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NGC7000 “North America” and NGC6888 “Crescent Nebula” in narrow band
 Thomas Lelu sent us another wonderful examples of great images captured with small camera. Thomas uses his G2-4000 camera on 10" Newtonian telescope (and also G1-0301 guiding camera) to capture very long exposures through filters, passing only very small interval of wavelengths.

Because Thomas chose to capture emission nebulae, using of narrow-band filters brings great effect. It is true, that the amount of light passed by these filters is very low, so a sensitive CCD camera and many hours long exposures are necessary to achieve good signal-to-noise ratio. But the light from these nebulae is not a result of high temperature, like in the case of stars (or candle flame or classic bulb tungsten filament), but it is emitted by certain atoms only and thus it has very specific wavelength. So narrow-band filter significantly lowers the amount of light captured from thermal sources (stars), but almost all light from the nebula reaches the sensor. The result is the nebulosity is enhanced relative to stars (and other sources, like light pollution brightening our night sky).

The first image is a part of a larger nebula with catalog designation NGC7000, called “North America” in Cygnus. According to our geographical analogy, the part shown spans the majority of Mexico (the Gulf of Mexico is on top). Detailed image shows the gaseous nebula pressed by intense stellar radiation of young stars. Interstellar gas then creates filaments and trunks. This part is also called the “Cygnus Wall”. The dark part on the top of the image with much less stars is in fact very similar cloud, but we see it from the back side. It is very probable the opposite side of the cloud, facing the bright stars, looks very similar to Cygnus Wall, which we can see from the side.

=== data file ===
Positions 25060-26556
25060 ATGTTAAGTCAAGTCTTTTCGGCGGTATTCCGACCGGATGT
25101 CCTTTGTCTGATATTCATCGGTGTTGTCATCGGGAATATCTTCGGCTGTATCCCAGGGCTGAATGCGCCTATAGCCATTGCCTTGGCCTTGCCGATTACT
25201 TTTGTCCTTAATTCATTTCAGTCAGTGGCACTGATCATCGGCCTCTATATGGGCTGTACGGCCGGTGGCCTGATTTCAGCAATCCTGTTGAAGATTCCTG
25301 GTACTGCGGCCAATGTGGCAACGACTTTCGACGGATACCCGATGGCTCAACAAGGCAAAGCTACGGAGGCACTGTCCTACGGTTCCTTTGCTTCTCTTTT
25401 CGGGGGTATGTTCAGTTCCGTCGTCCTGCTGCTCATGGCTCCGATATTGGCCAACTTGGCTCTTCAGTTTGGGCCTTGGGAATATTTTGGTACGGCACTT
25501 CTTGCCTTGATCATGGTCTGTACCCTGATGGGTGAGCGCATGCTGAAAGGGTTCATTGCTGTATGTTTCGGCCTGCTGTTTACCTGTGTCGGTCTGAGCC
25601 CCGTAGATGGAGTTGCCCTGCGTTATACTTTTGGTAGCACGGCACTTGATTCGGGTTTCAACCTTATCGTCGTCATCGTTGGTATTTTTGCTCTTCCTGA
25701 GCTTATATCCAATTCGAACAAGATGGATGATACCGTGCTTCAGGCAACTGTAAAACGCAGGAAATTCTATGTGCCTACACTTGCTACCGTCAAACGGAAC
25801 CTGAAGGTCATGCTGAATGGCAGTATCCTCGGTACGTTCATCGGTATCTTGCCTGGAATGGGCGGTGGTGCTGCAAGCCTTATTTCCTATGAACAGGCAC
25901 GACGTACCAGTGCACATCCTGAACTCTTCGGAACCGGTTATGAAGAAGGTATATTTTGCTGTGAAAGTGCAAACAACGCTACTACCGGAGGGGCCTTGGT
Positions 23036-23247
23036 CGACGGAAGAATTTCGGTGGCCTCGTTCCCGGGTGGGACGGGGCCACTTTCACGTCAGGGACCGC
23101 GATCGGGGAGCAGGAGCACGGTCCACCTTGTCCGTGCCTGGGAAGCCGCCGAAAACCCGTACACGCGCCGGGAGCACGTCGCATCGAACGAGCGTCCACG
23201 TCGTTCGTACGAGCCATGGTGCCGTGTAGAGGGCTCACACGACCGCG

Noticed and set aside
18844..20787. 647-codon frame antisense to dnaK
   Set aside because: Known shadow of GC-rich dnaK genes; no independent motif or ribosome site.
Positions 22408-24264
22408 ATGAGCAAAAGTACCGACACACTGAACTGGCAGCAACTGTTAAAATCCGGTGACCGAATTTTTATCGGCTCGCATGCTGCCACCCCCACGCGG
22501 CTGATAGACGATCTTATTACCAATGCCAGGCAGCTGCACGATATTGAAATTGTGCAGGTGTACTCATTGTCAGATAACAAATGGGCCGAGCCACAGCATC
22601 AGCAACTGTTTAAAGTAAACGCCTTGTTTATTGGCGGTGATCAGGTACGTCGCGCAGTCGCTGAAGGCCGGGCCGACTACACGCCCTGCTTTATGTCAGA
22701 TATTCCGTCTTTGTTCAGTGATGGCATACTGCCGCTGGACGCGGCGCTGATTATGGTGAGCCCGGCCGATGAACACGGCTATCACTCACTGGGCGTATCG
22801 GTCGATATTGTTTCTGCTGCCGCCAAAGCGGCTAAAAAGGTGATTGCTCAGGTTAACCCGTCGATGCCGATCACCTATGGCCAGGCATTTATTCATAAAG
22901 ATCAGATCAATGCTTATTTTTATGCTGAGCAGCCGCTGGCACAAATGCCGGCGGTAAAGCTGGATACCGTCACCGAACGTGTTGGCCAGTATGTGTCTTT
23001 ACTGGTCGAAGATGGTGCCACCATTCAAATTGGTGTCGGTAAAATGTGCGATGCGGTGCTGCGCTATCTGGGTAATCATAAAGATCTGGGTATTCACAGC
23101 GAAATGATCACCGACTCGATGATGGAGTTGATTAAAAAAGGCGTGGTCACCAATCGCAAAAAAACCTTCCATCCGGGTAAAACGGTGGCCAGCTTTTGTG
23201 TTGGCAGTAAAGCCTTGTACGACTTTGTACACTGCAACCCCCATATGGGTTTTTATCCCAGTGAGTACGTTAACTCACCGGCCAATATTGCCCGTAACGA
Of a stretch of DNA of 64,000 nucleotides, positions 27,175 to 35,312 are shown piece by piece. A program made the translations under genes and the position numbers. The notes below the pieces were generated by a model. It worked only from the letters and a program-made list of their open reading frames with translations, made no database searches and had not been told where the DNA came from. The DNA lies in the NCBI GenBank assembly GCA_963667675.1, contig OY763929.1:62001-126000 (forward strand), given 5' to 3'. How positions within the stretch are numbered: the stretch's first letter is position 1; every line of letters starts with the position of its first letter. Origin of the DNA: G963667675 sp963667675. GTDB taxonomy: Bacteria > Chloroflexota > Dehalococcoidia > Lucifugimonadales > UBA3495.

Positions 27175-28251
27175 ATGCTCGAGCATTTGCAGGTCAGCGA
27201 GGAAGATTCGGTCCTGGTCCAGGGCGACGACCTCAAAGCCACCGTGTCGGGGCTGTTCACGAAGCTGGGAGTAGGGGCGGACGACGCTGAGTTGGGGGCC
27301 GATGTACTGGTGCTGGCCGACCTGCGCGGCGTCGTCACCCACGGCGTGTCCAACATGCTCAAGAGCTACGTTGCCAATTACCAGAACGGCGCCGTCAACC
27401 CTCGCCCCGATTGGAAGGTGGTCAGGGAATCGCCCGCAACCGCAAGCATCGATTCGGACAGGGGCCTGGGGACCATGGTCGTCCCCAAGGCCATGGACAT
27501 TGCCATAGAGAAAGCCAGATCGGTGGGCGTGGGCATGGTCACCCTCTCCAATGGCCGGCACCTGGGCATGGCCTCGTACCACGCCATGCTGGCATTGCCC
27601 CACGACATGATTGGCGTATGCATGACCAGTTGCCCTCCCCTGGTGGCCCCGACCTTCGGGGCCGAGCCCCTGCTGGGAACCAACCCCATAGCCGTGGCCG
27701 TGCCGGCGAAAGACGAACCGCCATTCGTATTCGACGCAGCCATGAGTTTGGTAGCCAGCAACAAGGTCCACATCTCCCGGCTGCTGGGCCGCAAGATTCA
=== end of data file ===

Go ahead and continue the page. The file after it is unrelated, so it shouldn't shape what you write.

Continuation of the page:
The image is composed from exposures captured thought narrow-band Hα, OIII and SII filters as well as through standard Red, Green and Blue filters. Total exposure time is 23 hours.

Another narrow-band image from Thomas shows the NGC6888 nebula called “Crescent Nebula”, also in Cygnus. The nickname originated when the first images, taken on classical films, revealed the nebula shape similar to crescent. But modern cameras are much more sensitive than films and show much dimmer parts of the nebula, so the crescent shape somewhat disappears.

The nebula is formed by intense radiation of a very hot star in the nebula center designated WR136 (such hot stars are named Wolf-Rayet stars after their discoverers).

As there is almost no SII emission in this nebula, Thomas used only Hα and OIII filters for narrow-band data. Total exposure time is 22 hours.

 
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